The University of Connecticut’s Greek Community Affairs Board (GCAB) hosted an exclusive screening of the of the award-winning feature film titled “HAZE,” Tuesday evening in the Torrey Life Sciences building. The film vividly paints a difficult, and often gruesome picture of how drastic hazing can get, even among regular college students.
The story focuses on Nick, an incoming freshman student anxious to become part of the leading “brotherhood” on campus. Brotherhood, in this context, is in quotations, merely because there was nothing brotherly about the characters in this movie at all.
As Nick receives his bid and begins the pledging process, lighthearted hazing becomes full-blown insanity very quickly. He has a falling out with his brother Pete, who seems to have an oddly ambitious infatuation with exposing the fraternity after hazing results in the death of another student. Tensions are high between the brothers, as each are attempting to discredit one another.
The movie also touches upon sorority life, through Nick’s good friend Mimi, an obviously independent mind who is seemingly rushing the sorority to gain the attention of Nick, who doesn’t seem to dedicate much attention to her at all regardless. Nick is much more concerned with getting a fuller college experience, as some would say, in the sense of consuming mass amounts of alcohol and engaging in plenty of sexual intercourse along with other dangerous activities.
As simple and generic as Nick can be as a character throughout the majority of the film, one really has to ask themselves whether Nick is generic, or if the type of stereotypical college male that Nick’s character portrays is what causes this stigma.
A substantial amount of this film is devoted to shocking footage of most of the sinister forms of hazing the best minds could devise. Beer funnels fed through duct tape openings in people’s mouths, beatings, racism, nonconsensual homoerotic behavior, the list goes on and on. One is not left feeling at ease after viewing this film, and these scenes are truly what make watching this movie so gut-wrenching.
The film takes a somewhat unexpected twist when we learn that Nick’s brother Pete was witness to the hazing incident that resulted in a fellow pledge member's death. The movie climaxes when Pete is discovered to be infiltrating the fraternity, and is badly beaten for doing so.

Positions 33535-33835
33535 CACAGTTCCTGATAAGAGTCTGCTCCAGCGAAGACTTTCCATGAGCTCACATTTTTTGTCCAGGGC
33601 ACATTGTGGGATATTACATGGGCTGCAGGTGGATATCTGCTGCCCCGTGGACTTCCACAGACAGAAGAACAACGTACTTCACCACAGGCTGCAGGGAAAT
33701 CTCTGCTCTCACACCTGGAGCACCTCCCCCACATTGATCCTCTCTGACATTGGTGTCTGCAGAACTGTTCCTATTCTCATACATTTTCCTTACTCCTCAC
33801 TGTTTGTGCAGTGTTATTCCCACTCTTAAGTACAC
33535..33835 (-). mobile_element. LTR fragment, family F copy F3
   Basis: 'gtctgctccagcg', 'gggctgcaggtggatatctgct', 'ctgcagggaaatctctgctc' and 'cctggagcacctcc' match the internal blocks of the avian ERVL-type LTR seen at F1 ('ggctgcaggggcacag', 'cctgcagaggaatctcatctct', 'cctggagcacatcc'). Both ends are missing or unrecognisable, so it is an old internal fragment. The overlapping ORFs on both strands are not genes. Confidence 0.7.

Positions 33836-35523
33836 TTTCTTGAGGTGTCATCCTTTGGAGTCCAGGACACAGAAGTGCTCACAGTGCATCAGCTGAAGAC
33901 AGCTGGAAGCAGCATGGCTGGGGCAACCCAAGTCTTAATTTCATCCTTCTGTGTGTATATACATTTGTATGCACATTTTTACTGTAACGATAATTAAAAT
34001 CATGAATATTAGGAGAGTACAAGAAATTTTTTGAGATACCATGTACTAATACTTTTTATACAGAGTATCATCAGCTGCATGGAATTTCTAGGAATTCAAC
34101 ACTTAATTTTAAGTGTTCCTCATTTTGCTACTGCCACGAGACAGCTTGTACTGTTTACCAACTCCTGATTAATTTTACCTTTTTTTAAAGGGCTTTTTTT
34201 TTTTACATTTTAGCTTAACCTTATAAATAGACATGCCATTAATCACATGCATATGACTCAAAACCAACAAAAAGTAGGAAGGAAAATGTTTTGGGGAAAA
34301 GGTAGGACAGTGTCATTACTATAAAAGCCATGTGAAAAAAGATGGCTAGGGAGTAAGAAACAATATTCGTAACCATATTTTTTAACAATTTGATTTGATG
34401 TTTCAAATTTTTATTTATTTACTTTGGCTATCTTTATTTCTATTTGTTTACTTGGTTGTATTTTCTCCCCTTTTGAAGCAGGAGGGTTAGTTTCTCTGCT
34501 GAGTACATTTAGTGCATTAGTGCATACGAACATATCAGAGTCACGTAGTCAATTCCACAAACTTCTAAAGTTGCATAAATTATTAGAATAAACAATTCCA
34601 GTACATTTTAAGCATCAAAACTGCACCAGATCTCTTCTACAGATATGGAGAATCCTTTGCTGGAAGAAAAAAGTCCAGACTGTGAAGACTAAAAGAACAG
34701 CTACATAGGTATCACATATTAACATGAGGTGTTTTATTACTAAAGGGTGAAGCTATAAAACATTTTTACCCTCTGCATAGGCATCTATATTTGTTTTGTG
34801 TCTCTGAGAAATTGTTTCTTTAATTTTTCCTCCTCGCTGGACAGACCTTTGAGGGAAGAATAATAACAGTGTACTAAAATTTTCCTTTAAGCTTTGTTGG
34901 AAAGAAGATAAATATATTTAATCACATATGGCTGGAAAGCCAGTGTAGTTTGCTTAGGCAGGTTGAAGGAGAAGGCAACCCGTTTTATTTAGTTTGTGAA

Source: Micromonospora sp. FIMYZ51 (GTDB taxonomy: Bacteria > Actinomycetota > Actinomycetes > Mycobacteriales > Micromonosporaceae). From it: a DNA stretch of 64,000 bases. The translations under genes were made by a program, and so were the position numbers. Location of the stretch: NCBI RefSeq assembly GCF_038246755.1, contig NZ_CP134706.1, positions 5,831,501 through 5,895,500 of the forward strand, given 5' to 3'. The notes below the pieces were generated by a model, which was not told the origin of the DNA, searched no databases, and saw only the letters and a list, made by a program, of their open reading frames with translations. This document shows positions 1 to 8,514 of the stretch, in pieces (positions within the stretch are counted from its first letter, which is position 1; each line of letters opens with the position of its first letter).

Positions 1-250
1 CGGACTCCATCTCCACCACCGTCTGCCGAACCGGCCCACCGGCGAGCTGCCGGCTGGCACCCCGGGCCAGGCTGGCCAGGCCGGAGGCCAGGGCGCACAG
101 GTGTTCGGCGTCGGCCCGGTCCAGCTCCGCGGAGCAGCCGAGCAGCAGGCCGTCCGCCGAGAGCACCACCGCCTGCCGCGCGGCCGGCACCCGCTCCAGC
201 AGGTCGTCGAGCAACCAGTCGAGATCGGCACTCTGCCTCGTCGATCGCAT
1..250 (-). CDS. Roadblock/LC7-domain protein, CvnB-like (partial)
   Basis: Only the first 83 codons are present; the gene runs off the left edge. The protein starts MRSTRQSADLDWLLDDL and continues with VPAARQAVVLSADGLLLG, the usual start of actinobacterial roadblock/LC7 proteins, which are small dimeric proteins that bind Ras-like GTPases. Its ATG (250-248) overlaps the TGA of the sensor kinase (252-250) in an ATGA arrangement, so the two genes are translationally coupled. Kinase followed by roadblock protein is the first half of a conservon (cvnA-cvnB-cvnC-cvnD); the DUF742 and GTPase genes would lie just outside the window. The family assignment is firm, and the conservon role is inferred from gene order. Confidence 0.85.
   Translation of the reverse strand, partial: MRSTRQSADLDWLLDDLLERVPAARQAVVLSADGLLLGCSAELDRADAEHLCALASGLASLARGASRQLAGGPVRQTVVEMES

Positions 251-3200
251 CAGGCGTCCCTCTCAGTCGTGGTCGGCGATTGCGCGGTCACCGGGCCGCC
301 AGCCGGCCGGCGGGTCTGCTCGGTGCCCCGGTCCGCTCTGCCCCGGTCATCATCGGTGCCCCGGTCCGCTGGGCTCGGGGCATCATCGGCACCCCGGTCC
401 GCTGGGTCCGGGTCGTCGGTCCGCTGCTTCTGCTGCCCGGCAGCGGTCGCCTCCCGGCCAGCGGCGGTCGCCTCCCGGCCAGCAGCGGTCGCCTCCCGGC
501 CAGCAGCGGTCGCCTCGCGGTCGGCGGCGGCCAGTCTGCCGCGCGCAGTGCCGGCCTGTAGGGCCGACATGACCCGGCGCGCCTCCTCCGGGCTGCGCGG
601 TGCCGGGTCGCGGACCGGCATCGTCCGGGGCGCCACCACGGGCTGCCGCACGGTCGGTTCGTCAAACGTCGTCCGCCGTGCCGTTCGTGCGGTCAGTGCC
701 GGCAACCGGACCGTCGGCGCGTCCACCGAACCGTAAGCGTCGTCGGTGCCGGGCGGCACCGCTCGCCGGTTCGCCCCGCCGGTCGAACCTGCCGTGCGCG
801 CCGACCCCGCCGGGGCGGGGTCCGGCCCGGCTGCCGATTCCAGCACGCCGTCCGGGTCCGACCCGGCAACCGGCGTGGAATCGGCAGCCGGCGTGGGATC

From here out, Nick attempts to reconcile with his brother, and much is left open-ended in terms of where this will leave his relationship with the fraternity.
After the screening of the movie, there was a small discussion led by the GCAB, where the intent of the movie was discussed. Co-director of education for the organization, George Morgan Jr., commented, “It’s easy to relate to this movie, which is a sad thing to say.”
We are excited to unveil the Official HAZE Movie Poster! Special Thanks to Chris Mueller (Photograph) and @colinrac (Design) for their amazing work! A limited run will go on sale later this summer. Stay tuned for updates and feel free to pre-order by sending us an email or DM. We'll add you to the list in the order we hear from you. #hazemovie #movieposter
Part of what makes this movie different from others like it is the fictitious element of it, which Co-director of Education, Caitlin Jenkins, also touched upon.
“People are able to relate better through emotions rather than just cold hard facts,” she said.
The character development in this movie truly does have one feeling closer to those involved, comparatively to those whose real stories we may never get to hear in totality.
“HAZE” certainly felt unrealistic at times, as the events of hazing in this film truly bombarded the viewer. Upon further analysis however, none of the offenses in the movie really seemed as if they were singularly beyond possibility. These things could have very well happened, even if they hadn’t happened in the same fraternity or sorority.
“HAZE” finds its true accomplishment in creating a representation of all the brutal aspects of hazing in one fell swoop. Overall Rating: 7/10
Christopher Mueller is a campus correspondent for The Daily Campus. He can be reached via email at firstname.lastname@example.org.